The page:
The Technology In Later Life (TILL) project is an International, Multi-centred Pilot study comprising of 2 countries (UK and Canada) and 4 sites (Milton Keynes, South Wales, Regina, McBride).
TILL aimed to explore technology use and behaviour among adults aged 70+ years. The focus of the TILL Project was to understand older adults’ perceptions and use or non-use of technology residing in rural/suburban environments.
A mixed methods approach for TILL was undertaken and participants were recruited from four different sites spanning urban and rural environments. A total of 37 participants completed an 80-item online survey and then participated in a semi-structured focus (recorded) group. Survey questions included types of devices owned and reasons for using technology (e.g., social networking, searching for information, online banking/shopping). The focus groups were a minimum of 60 minutes and transcribed. The questions explored the benefits and challenges of using technology, relating to issues such as access to and use of technology, learning how to use technology, privacy concerns, sharing of information (e.g., photographs on Facebook) and life-logging/Quantified Self habits.
Results highlighted several themes through initial and focused coding (Charmaz, 2014), including technology use habits, benefits of using technology, and challenges of using technology. For example, technology use was perceived/reported to be both functional and social as participants researched information, maintained their health and safety records, constructed communication pathways (e.g., social media, Skype) and engaged in leisure activities such as gaming and reading. While technology played a role in the participants’ leisure activities, which included searching for information, arts and crafts, online gaming and communicating with family members. Although these benefits showed a positive perception, some participants continued to be vigilant, including protecting their personal information and limiting their time spent on technology respectively. This study provides an insight into the prospects and opportunities that technology can have in the lives of older adults in addition to the barriers or challenges experienced as older adults embrace technology for communication and leisure engagement.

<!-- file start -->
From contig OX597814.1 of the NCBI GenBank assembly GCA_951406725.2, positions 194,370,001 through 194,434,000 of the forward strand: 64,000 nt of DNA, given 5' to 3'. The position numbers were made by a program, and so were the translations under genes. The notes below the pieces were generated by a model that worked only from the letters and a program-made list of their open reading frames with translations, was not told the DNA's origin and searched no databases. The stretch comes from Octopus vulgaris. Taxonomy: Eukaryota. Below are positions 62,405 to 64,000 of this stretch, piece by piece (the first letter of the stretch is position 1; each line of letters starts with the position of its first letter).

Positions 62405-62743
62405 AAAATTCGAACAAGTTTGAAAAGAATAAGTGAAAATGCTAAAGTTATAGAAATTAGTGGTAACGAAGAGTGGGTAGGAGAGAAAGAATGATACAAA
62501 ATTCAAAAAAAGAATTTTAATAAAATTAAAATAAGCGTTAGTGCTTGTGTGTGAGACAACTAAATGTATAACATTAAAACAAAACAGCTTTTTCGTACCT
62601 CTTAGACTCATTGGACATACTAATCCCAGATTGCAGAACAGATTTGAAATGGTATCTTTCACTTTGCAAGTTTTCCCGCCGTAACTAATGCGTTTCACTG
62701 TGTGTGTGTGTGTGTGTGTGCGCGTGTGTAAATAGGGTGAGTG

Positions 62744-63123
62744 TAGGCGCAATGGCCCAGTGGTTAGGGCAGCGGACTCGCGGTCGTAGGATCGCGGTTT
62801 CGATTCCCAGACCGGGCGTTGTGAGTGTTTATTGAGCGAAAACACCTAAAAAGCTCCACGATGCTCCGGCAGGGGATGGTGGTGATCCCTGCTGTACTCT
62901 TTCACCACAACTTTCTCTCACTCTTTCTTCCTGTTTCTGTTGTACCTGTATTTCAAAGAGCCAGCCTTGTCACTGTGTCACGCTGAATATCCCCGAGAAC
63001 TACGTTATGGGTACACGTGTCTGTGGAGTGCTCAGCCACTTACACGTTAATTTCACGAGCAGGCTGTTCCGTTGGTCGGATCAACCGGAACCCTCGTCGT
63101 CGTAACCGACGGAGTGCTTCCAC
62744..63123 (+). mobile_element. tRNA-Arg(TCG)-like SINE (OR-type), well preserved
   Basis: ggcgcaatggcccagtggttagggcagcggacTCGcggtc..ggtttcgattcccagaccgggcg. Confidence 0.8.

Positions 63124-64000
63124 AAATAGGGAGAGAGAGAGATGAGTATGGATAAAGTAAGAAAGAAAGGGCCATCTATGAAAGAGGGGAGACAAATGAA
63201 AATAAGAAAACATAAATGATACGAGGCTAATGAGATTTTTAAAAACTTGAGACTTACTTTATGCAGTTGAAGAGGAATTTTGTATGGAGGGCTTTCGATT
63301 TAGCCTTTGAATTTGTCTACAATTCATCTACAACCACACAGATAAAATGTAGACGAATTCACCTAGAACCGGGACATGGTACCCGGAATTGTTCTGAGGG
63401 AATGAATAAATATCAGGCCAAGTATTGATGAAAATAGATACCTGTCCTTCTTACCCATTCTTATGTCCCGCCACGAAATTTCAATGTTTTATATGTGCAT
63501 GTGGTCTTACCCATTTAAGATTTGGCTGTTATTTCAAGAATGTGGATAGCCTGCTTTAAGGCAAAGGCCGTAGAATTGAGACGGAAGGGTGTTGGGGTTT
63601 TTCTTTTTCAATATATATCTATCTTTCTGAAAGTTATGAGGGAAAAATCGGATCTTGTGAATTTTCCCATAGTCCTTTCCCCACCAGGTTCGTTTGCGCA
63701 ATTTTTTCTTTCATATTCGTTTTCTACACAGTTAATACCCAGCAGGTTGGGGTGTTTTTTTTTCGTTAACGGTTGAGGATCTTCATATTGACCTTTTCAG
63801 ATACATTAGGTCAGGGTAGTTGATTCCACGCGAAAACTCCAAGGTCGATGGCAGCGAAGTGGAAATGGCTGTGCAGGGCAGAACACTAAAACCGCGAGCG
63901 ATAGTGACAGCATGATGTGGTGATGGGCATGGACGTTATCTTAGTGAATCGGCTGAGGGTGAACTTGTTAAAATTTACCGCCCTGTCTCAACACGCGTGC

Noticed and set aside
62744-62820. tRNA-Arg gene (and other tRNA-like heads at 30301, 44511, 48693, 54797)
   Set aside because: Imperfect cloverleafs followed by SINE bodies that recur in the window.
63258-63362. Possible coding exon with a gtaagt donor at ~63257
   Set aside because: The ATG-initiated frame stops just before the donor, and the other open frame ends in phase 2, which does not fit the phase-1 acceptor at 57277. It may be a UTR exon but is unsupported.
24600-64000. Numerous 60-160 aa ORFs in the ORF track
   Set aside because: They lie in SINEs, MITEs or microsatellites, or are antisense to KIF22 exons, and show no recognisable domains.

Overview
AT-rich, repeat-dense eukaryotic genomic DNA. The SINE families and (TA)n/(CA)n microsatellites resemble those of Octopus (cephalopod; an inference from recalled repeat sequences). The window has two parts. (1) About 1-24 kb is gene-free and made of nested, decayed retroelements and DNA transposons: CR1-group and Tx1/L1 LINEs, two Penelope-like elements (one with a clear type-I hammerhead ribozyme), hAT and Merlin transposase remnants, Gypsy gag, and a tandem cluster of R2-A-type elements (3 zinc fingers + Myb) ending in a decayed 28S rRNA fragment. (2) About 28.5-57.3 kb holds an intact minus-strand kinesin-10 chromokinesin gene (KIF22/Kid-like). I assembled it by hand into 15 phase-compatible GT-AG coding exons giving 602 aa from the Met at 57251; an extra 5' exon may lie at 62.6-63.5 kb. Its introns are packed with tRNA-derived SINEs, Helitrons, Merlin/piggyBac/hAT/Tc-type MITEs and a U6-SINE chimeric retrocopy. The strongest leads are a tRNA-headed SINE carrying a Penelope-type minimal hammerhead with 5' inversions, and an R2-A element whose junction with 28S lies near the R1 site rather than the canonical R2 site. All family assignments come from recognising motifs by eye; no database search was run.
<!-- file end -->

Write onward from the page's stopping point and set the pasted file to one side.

Charmaz, K. (2014). Constructing Grounded Theory, 2nd Ed. Thousand Oaks, CA: Sage.
- Dr. Hannah R. Marston (Lead), Research Fellow, School of Health, Wellbeing & Social Care, UK, Open University
- Dr. Charles Musselwhite, Associate Professor, Centre for Innovative Ageing, Swansea University, UK
- Dr. Rebecca Genoe, Associate Professor, Faculty of Kinesiology & Health Studies, University of Regina, Canada
- Dr. Cory Kulczycki, Assistant Professor, Faculty of Kinesiology & Health Studies, University of Regina, Canada
- Dr. Shannon Freeman, Assistant Professor, Faculty of Nursing, University of Northern British Columbia, Prince George, Canada